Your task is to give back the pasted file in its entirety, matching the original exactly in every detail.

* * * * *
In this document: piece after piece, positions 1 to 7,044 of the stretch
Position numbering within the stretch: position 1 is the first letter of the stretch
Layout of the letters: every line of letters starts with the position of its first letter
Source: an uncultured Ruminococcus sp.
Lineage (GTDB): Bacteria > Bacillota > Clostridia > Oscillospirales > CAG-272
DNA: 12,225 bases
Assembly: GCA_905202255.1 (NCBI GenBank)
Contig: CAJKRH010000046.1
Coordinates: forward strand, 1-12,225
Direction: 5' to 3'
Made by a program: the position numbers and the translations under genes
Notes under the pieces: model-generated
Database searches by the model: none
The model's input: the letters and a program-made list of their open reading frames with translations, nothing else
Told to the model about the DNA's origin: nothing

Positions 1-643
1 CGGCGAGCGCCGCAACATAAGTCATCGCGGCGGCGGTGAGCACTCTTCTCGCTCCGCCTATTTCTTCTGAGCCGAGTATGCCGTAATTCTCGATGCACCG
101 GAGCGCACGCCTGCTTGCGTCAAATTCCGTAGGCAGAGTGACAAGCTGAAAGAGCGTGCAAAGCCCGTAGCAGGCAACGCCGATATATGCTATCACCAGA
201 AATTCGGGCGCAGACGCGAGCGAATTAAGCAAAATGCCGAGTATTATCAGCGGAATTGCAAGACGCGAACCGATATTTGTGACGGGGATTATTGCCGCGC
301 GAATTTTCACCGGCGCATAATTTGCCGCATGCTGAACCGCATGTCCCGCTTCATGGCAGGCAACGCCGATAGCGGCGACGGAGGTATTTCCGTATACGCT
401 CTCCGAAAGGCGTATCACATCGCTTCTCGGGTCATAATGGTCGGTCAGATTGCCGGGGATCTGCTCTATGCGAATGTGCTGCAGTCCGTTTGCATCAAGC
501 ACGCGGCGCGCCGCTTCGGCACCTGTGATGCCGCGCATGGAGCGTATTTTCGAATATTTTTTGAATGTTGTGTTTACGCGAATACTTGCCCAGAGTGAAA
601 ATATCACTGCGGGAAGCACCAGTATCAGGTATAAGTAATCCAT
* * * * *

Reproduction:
In this document: piece after piece, positions 1 to 7,044 of the stretch
Position numbering within the stretch: position 1 is the first letter of the stretch
Layout of the letters: every line of letters starts with the position of its first letter
Source: an uncultured Ruminococcus sp.
Lineage (GTDB): Bacteria > Bacillota > Clostridia > Oscillospirales > CAG-272
DNA: 12,225 bases
Assembly: GCA_905202255.1 (NCBI GenBank)
Contig: CAJKRH010000046.1
Coordinates: forward strand, 1-12,225
Direction: 5' to 3'
Made by a program: the position numbers and the translations under genes
Notes under the pieces: model-generated
Database searches by the model: none
The model's input: the letters and a program-made list of their open reading frames with translations, nothing else
Told to the model about the DNA's origin: nothing

Positions 1-643
1 CGGCGAGCGCCGCAACATAAGTCATCGCGGCGGCGGTGAGCACTCTTCTCGCTCCGCCTATTTCTTCTGAGCCGAGTATGCCGTAATTCTCGATGCACCG
101 GAGCGCACGCCTGCTTGCGTCAAATTCCGTAGGCAGAGTGACAAGCTGAAAGAGCGTGCAAAGCCCGTAGCAGGCAACGCCGATATATGCTATCACCAGA
201 AATTCGGGCGCAGACGCGAGCGAATTAAGCAAAATGCCGAGTATTATCAGCGGAATTGCAAGACGCGAACCGATATTTGTGACGGGGATTATTGCCGCGC
301 GAATTTTCACCGGCGCATAATTTGCCGCATGCTGAACCGCATGTCCCGCTTCATGGCAGGCAACGCCGATAGCGGCGACGGAGGTATTTCCGTATACGCT
401 CTCCGAAAGGCGTATCACATCGCTTCTCGGGTCATAATGGTCGGTCAGATTGCCGGGGATCTGCTCTATGCGAATGTGCTGCAGTCCGTTTGCATCAAGC
501 ACGCGGCGCGCCGCTTCGGCACCTGTGATGCCGCGCATGGAGCGTATTTTCGAATATTTTTTGAATGTTGTGTTTACGCGAATACTTGCCCAGAGTGAAA
601 ATATCACTGCGGGAAGCACCAGTATCAGGTATAAGTAATCCAT